16
Oct

What an RPG should be: An Opinion

   Posted by: Avaril   in RPG

Every system and edition has its strength and weaknesses.  In particular, D&D 3.x was good at individual optimization, and 4e is good at group optimization.  But, it still seems that there is room to better simulate what is possible in real life, without getting bogged down in details, tables, and dice rolls.

So, Wolfgod and I came up with a few things we would eventually like to see in a game system.  These may be eventually made into a system; we’d have to hash out some statistics first.  For now, it is just a pipe dream.  Here’s a smattering of our ideas:

Levels?  Classes? - Why are we still dealing with the Level/Class construct?  We have neither in real life, so why do we need it in our games?  We advocate a XP spending system something like what GW’s Dark Heresy uses..  It would look something like this:

50 XP buys one of the following:

  • 2 skill points
  • D6 HP

100 XP buys one of the following:

  • One Feat
  • D8 HP
  • 1 Ranger/Bard/Paladin spell/day

200 XP buys one of the following:

  • D10 HP
  • 1 Special Ability (Rage, etc)
  • 1 Cleric/Druid spell/day
  • 1 Point of Base Save

300 XP buys one of the following:

  • D12 HP
  • 1 Wizard Spell/day
  • 1 point of Base Attack

This would allow you to build whatever you need to.  It seems that it may be a good idea to require a feat (or a few feats) before you could buy either wizard spells or cleric/druid spells, just to keep players from picking whatever spells are the most powerful and completely robbing themselves of any “flavor”.  It’s hard to cast spells, it would take a lot of preparation.

This system better emulates real life, where you might either dabble a little in this and that, or you may concentrate on one thing to do it well.  There’s no reason why a wizard or cleric needs to be unskilled in thieving skills, for example.

I think this would require some 4e culling of skills, so you’re not spending the same amount on useful skills like ‘Spot’ or ‘Hide’ as you are for ‘Knowledge: Geography’ or ‘Rope Use’.

This also prevents the sudden increase in power that a ‘level’ system uses.  Every time your character adventures, they gain XP  which they spend at the end of a session or during downtime in the session to get better.  Moreover, it removes all the restrictions of a ‘Class’ - if you want a spellcaster who is extremely perceptive or a thief who has no social skills, you only have to buy what your character gets good at.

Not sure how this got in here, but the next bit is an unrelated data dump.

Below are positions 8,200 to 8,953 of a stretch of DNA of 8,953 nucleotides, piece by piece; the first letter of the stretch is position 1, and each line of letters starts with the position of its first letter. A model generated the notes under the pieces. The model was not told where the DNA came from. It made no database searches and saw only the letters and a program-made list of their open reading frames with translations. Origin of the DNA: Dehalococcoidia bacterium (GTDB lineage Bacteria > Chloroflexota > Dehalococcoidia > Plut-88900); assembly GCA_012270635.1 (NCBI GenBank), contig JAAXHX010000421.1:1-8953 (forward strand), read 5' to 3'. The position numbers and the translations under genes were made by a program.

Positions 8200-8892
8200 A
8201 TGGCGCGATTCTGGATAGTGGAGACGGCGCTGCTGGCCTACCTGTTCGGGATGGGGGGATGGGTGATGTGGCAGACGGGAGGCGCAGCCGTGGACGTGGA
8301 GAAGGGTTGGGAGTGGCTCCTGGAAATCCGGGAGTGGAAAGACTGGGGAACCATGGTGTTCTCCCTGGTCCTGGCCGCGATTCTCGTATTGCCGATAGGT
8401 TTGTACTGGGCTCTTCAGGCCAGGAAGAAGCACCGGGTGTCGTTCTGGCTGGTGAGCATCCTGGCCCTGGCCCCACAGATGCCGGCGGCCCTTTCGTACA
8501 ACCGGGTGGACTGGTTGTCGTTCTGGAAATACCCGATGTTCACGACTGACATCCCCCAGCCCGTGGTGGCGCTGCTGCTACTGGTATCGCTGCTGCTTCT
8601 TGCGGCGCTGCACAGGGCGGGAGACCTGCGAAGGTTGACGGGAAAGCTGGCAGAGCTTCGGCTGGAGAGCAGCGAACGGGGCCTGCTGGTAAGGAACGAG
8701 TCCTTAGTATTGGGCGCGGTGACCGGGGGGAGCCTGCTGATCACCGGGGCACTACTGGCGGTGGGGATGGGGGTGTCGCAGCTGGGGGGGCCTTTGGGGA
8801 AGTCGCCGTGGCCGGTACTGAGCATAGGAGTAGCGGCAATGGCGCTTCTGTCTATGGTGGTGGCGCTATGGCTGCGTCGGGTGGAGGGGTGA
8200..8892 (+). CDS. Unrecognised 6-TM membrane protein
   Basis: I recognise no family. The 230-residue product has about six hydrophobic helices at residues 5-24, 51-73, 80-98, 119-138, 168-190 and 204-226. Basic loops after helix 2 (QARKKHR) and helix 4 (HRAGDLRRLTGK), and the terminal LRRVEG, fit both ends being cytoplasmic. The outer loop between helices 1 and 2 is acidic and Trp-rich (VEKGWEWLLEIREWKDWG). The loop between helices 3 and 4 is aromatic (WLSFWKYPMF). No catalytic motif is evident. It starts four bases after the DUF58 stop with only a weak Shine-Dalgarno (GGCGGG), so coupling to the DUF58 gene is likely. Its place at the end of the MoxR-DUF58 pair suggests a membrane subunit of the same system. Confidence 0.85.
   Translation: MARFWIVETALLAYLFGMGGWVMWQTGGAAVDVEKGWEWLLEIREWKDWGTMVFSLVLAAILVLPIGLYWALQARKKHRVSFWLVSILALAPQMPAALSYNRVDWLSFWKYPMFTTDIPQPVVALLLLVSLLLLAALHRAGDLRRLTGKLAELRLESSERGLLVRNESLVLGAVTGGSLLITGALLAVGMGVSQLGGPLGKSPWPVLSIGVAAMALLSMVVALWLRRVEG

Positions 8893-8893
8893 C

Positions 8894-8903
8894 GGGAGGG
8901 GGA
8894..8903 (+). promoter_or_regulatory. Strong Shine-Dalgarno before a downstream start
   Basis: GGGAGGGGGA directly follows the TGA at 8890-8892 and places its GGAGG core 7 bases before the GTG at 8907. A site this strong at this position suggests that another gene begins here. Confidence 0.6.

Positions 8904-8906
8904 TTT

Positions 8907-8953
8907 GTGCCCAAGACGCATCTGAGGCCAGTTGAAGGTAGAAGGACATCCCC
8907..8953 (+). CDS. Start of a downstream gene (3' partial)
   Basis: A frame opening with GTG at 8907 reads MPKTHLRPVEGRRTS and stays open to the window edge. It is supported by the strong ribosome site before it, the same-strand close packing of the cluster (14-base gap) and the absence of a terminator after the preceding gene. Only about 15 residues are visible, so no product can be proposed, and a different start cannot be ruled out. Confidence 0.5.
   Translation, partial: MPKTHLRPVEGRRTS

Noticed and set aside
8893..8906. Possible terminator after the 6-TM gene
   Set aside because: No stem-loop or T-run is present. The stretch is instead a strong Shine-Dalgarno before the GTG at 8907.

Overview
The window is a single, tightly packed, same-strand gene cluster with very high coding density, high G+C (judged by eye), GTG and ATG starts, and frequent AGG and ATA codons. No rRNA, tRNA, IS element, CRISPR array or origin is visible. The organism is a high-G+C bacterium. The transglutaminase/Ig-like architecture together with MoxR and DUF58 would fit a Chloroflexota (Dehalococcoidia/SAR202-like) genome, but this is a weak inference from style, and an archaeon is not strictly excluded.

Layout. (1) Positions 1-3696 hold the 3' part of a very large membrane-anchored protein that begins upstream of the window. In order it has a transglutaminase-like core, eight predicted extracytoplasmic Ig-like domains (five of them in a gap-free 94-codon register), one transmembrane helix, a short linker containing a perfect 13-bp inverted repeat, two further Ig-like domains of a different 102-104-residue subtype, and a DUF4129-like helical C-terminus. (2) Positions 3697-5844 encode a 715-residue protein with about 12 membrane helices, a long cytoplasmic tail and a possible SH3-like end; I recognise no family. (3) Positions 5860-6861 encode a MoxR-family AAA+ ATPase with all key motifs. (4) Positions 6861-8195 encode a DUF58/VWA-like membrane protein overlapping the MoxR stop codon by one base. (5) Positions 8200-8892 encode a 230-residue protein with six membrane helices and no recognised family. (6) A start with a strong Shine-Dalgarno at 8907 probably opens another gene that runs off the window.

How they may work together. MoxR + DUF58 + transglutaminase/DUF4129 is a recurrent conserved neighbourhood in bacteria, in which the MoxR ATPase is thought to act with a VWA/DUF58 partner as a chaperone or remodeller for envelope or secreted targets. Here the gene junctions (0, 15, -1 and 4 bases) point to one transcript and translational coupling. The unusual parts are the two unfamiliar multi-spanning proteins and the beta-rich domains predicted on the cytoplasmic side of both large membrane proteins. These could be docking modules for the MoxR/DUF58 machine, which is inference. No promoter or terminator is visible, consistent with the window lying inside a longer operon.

Magic should be malleable - So far, in D&D, we’ve really only seen magic as a fully-formed entity.  Spells do what they do, and not much else.  In reality (or, rather, ‘in fantasy’), magic should be scale-able.  What would this look like?  Well, for starters, there is no fireball.

For example, A caster might learn a basic Fire spell.  When first learned, it can light candles or kindling or make a small light.  Learning this would take a Feat or something (probably a Feat which depends on several others, in order to make casting arcane magic challenging).  Once learned, more Feats would allow expanded range and damage - for example, the basic Force magic line would allow you to project the fire away from you, and a third area of magic (Air for example) would allow you to cause the Fire spell to ‘bloom’.  Now you can throw a ‘fireball’ - but it took a series of feats/spell areas in order to project that kind of power.  Want to thow lightning?  Different area of specialization.

Some example fields of study might be elemental (fire, air, water, ice, electricity), and some may be physical (force, teleport).  These can be combined for many effects.

Magic Systems - Magic comes from many different sources.  These include the divine systems, which draw from a deity or nature itself, and the arcane systems, which draw from mystical forces of the world around us.  It may also be useful to include a power source of the casters’ energy itself, for inexperienced or ‘wild’ casters who haven’t mastered the arcane power sources.

Years ago, we played a homebrew Cyberpunk game using the wounds/vitality system.  The catch with being a caster in this game was that it took vitality points to cast (magic wears you out physically).  When you were out of vitality points, you could keep casting, but it cost wounds.  It was a particularly interesting visual; casters would get exhausted from casting, and eventually wounds would open up on them from the extreme amount of force channeled through their bodies.